Gary White and Natalia Alejandra Escobar Cadena, with contributions from María Teresa González Esquivel
The use of police force, either in the context of management of public assemblies and demonstrations or in the context of more routine police functions such as searches, seizures or arrests, has come under increased scrutiny around the world. Latin America, in particular, has become the epicentre of a wave of police reforms triggered by incidents involving the use of force.
This publication aims to provide guidance on the key pillars that shape governance of police use of force. The paper focuses on the three main dimensions of the use of force: rule of law, human resources, and accountability. The document was built upon the work that DCAF has undertaken with police organisations in different regions and is informed by DCAF’s decades of experience supporting police reform processes across a range of countries.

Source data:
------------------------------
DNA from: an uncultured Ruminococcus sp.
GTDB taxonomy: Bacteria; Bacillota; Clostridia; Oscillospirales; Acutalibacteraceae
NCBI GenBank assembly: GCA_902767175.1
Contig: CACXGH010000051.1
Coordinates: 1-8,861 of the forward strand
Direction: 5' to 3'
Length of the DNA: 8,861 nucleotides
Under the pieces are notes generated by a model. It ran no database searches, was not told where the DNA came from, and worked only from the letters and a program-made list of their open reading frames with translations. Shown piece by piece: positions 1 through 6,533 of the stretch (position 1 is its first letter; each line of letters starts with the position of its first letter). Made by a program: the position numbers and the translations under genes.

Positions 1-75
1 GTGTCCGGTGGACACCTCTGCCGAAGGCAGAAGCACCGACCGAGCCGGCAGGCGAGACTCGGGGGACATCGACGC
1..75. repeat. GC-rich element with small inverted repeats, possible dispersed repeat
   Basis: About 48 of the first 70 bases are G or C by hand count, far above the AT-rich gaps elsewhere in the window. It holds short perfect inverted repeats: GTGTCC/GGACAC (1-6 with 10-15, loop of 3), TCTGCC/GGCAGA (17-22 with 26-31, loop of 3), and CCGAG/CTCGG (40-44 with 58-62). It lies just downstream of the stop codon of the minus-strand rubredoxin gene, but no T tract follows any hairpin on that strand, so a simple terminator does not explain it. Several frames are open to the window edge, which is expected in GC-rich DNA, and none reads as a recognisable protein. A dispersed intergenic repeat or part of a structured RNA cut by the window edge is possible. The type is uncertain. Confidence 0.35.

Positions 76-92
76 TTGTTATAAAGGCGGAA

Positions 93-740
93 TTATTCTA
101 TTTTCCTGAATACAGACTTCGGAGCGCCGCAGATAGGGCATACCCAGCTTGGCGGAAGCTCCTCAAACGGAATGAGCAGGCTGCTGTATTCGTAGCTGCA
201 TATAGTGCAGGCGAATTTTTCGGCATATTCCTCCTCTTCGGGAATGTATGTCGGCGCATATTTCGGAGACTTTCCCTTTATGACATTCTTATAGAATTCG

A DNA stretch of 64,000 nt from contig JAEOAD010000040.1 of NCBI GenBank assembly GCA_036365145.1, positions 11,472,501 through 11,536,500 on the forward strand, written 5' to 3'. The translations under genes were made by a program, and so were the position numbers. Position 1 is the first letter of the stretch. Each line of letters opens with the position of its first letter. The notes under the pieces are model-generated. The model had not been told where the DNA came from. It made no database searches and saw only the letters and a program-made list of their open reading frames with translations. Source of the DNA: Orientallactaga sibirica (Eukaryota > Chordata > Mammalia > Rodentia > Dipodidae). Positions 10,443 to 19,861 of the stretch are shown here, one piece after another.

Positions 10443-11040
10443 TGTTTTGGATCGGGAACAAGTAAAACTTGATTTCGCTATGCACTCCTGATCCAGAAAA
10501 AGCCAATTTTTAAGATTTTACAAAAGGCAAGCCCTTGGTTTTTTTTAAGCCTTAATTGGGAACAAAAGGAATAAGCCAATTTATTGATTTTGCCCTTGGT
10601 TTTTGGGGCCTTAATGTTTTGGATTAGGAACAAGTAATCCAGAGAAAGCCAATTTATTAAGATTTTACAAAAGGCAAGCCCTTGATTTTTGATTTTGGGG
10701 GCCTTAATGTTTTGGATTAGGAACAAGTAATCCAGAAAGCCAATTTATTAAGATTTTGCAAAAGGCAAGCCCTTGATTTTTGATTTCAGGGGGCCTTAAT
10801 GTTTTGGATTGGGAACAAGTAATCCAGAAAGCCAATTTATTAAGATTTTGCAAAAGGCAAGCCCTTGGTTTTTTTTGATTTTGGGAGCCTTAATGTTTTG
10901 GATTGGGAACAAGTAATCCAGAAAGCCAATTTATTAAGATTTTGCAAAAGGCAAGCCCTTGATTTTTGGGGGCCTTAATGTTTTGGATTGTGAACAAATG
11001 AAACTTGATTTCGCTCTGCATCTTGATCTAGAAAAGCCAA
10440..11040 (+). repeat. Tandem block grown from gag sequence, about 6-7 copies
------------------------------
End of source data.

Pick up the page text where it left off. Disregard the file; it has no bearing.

It offers specific examples to illustrate the context-dependent nature of each countries’ practices. While some of the examples come from countries with relatively low levels of crime and violence, the rationale behind their use of force practices is still worth considering as the underlying principles can often be adapted even to contexts that are more fragile or complex.